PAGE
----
143 episodes

How do empires rise? Why do they fall? And how have they shaped the world around us today?

William Dalrymple and Anita Anand explore the stories, personalities and events of empire over the course of history.

Empire The Empire Club

    • History
    • 4.7 • 1K Ratings

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How do empires rise? Why do they fall? And how have they shaped the world around us today?

William Dalrymple and Anita Anand explore the stories, personalities and events of empire over the course of history.

Listen on Apple Podcasts
Requires subscription and macOS 11.4 or higher

    132. Journey to Nalanda and Buddhism's Library of Jewels (Ep 5)

    132. Journey to Nalanda and Buddhism's Library of Jewels (Ep 5)

    In late autumn, 629 AD, Xuanzang set out for the great university of Nalanda from Chang’an. Across the desert, over the Pamirs, and through multiple robberies, it was an epic journey. As he neared the Buddhist heartlands, he saw Buddhism in decline with its monasteries increasingly dilapidated, and he feared disappointment. However, after 6 years on the road he arrived at Nalanda and was awestruck by its splendour. In particular, he was blown away by the library. Nine storeys high, split into the Sea of Jewels, the Ocean of Jewels, and the Jewel-Adorned. It was a haven of scholarship. Through years more of work, he would transcribe the ancient scripts to be taken back to China and lay the groundwork for a moment of great civilisational collaboration. Listen to William and Anita in the final instalment of this miniseries as they discuss Xuanzang and the mark he left on history.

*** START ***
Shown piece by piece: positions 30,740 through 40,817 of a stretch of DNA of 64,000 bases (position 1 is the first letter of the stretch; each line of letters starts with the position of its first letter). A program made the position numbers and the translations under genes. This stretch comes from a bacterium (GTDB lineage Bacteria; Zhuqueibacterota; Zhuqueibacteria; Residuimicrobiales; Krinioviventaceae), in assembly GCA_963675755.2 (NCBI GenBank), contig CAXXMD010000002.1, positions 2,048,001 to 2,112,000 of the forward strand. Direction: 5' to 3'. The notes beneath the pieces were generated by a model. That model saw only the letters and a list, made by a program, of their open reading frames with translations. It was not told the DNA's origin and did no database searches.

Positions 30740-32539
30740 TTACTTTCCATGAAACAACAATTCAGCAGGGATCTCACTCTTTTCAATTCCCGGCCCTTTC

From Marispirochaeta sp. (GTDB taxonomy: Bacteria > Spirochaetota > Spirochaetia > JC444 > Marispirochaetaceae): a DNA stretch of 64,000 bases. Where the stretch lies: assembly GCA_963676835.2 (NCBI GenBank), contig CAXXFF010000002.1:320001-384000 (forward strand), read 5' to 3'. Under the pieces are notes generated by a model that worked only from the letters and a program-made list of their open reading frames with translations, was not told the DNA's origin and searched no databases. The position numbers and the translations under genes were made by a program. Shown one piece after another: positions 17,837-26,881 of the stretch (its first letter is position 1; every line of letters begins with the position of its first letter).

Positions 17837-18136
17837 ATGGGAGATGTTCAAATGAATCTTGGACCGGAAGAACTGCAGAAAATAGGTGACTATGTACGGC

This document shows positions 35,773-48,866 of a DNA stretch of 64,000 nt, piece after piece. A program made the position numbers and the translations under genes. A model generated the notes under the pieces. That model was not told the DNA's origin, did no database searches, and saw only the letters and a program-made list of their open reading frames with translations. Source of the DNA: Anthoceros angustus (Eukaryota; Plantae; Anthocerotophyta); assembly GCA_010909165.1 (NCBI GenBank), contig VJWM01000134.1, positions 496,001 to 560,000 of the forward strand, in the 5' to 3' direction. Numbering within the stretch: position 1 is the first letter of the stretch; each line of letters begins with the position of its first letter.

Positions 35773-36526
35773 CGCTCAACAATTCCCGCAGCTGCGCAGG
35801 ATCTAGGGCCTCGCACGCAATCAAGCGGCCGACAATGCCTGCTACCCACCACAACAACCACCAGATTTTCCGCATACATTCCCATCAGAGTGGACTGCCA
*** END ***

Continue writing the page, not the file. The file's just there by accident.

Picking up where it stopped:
Twitter: @Empirepoduk

    Email: empirepoduk@gmail.com

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    Assistant Producer: Anouska Lewis

    Producer: Callum Hill

    Exec Producer: Neil Fearn

    131. Buddhism Goes to China (Ep 4)

    131. Buddhism Goes to China (Ep 4)

    Buddhism reached China in the 1st century AD, yet it remained a minor, foreign religion for the next 100 years. It was not until the fall of the Han dynasty in 220 AD and the cracking of the classical Confucian order that Buddhism began to make headway in the Middle Kingdom. Over the following centuries, the religion took hold and so China both transformed Buddhism and was transformed by it. Yet, a monk named Xuanzang, born in 600 AD, was worried about Chinese Buddhism. He feared it had strayed too far from its origin and so he undertook a journey to the Buddhist heartlands of North India and the great university of Nalanda. Listen as William and Anita discuss the early stages of Buddhism in China.

    Twitter: @Empirepoduk

    Email: empirepoduk@gmail.com

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    Assistant Producer: Anouska Lewis

    Producer: Callum Hill

    Exec Producer: Neil Fearn

    130. India meets Rome: Making the Image of the Buddha (Ep 3)

    130. India meets Rome: Making the Image of the Buddha (Ep 3)